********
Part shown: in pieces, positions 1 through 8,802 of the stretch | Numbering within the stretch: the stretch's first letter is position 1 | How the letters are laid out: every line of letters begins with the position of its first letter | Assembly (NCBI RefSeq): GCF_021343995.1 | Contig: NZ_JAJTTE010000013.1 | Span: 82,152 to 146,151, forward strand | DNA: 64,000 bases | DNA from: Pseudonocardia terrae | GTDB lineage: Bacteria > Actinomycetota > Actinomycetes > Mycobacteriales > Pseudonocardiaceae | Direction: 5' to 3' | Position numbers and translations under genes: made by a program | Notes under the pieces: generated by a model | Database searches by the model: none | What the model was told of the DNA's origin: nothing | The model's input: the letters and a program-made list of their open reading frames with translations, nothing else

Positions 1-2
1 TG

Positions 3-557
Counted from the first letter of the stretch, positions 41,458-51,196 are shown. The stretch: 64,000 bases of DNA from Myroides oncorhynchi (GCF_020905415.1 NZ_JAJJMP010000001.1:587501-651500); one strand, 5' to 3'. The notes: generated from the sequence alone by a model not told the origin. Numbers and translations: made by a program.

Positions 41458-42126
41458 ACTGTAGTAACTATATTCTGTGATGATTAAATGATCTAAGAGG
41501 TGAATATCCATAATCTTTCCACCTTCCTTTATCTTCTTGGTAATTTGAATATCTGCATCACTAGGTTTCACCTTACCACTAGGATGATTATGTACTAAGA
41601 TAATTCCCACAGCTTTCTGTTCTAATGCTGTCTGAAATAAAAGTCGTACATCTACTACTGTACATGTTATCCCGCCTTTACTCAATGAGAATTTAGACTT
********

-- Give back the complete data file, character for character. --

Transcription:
Part shown: in pieces, positions 1 through 8,802 of the stretch | Numbering within the stretch: the stretch's first letter is position 1 | How the letters are laid out: every line of letters begins with the position of its first letter | Assembly (NCBI RefSeq): GCF_021343995.1 | Contig: NZ_JAJTTE010000013.1 | Span: 82,152 to 146,151, forward strand | DNA: 64,000 bases | DNA from: Pseudonocardia terrae | GTDB lineage: Bacteria > Actinomycetota > Actinomycetes > Mycobacteriales > Pseudonocardiaceae | Direction: 5' to 3' | Position numbers and translations under genes: made by a program | Notes under the pieces: generated by a model | Database searches by the model: none | What the model was told of the DNA's origin: nothing | The model's input: the letters and a program-made list of their open reading frames with translations, nothing else

Positions 1-2
1 TG

Positions 3-557
Counted from the first letter of the stretch, positions 41,458-51,196 are shown. The stretch: 64,000 bases of DNA from Myroides oncorhynchi (GCF_020905415.1 NZ_JAJJMP010000001.1:587501-651500); one strand, 5' to 3'. The notes: generated from the sequence alone by a model not told the origin. Numbers and translations: made by a program.

Positions 41458-42126
41458 ACTGTAGTAACTATATTCTGTGATGATTAAATGATCTAAGAGG
41501 TGAATATCCATAATCTTTCCACCTTCCTTTATCTTCTTGGTAATTTGAATATCTGCATCACTAGGTTTCACCTTACCACTAGGATGATTATGTACTAAGA
41601 TAATTCCCACAGCTTTCTGTTCTAATGCTGTCTGAAATAAAAGTCGTACATCTACTACTGTACATGTTATCCCGCCTTTACTCAATGAGAATTTAGACTT